Songs About Lightning

Songs About Lightning


Posted 2024-04-18 by Steven Gfollow
Following on from my recent column listing some songs about electricity , I decided to go for the next stage in that topic.

Lightning is an arc of natural electricity that travels between two areas that have an electrical charge. Thunder is the sound of lightning as it discharges and creates a zone of incredible heat. Lightning strikes can be very dangerous; lightning storms can be spectacular viewing. I have tried for years to take a photograph of a lightning storm… and have failed every time.

But lightning appears in many songs, and so, after looking at all the electricity and electric things in music, it felt logical to collate some of these.

Here are Songs About Lightning!

Image by Ron Rev Fenomeno from Pixabay

As far as metaphors go, lightning striking something means a sudden realisation or a sudden surge of emotion. Lightning can also mean something travels really fast. Normally. Of course, some songwriters like to muddle with those. But that is generally how it goes. And it is surprisingly well-used.

The rules: the word “lightning” (or “lightnin’”) must appear in the title, one version of each song, one song per artist, I need to like the song. They are listed in chronological order, the date of first release, either as single or the home album. These are not just charting singles, but songs from my collection that fulfill the requirement and that I like.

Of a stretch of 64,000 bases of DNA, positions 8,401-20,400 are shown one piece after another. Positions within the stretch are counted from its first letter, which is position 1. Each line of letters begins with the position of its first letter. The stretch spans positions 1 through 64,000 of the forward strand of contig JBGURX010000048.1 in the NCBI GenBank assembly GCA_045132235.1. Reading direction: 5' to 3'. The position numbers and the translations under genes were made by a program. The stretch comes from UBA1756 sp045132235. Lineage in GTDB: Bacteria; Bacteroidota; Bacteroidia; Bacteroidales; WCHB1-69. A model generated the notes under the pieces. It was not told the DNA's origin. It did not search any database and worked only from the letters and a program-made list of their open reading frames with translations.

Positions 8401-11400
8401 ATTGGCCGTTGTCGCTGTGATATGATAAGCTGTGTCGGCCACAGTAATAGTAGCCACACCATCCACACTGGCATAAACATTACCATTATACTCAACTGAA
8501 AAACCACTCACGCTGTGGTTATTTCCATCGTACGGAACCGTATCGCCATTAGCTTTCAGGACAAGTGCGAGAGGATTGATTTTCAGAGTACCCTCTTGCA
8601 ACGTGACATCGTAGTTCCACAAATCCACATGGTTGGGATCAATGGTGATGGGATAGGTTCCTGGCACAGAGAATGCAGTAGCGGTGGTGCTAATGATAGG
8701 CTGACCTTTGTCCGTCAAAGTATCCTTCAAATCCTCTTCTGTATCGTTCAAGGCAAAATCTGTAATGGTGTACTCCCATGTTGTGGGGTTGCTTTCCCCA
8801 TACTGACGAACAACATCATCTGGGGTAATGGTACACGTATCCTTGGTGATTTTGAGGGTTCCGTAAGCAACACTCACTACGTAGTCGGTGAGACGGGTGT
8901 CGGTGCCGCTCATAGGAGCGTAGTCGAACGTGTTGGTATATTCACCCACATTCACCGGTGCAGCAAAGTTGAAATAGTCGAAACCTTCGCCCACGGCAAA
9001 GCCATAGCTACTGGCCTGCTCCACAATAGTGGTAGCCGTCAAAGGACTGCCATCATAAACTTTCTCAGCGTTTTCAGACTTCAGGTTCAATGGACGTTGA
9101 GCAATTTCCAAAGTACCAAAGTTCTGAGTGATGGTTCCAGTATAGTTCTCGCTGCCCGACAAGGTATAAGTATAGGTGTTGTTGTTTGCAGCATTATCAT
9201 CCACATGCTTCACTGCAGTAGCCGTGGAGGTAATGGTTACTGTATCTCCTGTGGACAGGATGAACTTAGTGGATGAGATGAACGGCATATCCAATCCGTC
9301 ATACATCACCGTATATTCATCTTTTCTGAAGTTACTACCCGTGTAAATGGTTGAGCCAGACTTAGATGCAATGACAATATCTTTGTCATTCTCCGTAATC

Here are a dozen songs about LIGHTNING!!

Let’s start this with a classical piece!
Thunder And Lightning Polka (Unter Donner und Blitz)’ composed by Johann Strauss II (1868)

I’ve put the André Rieu version here as it just feels like he’s having fun. This is one of Strauss Jr’s best-known works, and has appeared in pop culture and media since it was first performed. It is one of those pieces people know, but often do not know the name of. And it is, like I said, fun.

Now to the pop music!

Smokestack Lightning’ by Howlin’ Wolf (1956)

I was introduced to this song through a live Yardbirds’ album, and then through a live Twilights’ recording. I went through a blues phase in the late 1980s, and that was when I discovered this, the original, and actually the best, made that way by Wolf’s voice. Covered by so many and so influential, this is one of the best blues tracks.

White Lightning’ by Waylon Jennings (1958)

A very early example of country-rock, this song was one that first helped catapult Jennings to the mainstream. It was written by the Big Bopper who would die in the plane crash that killed Buddy Holly, and which Jennings was also supposed to be on, but missed out on due to a coin toss.

Lightning Strikes’ by Lou Christie (1966)

That falsetto chorus still amazes me after the deeper verses – Lou Christie was regarded as one of the better singers of the 1960s for just that reason. When I was collating this list, this was one of the first songs I thought of. It is one of my favourite tracks and I will rip my vocal cords trying to hit those high notes.

Thunder And Lightning’ by Argent (1974)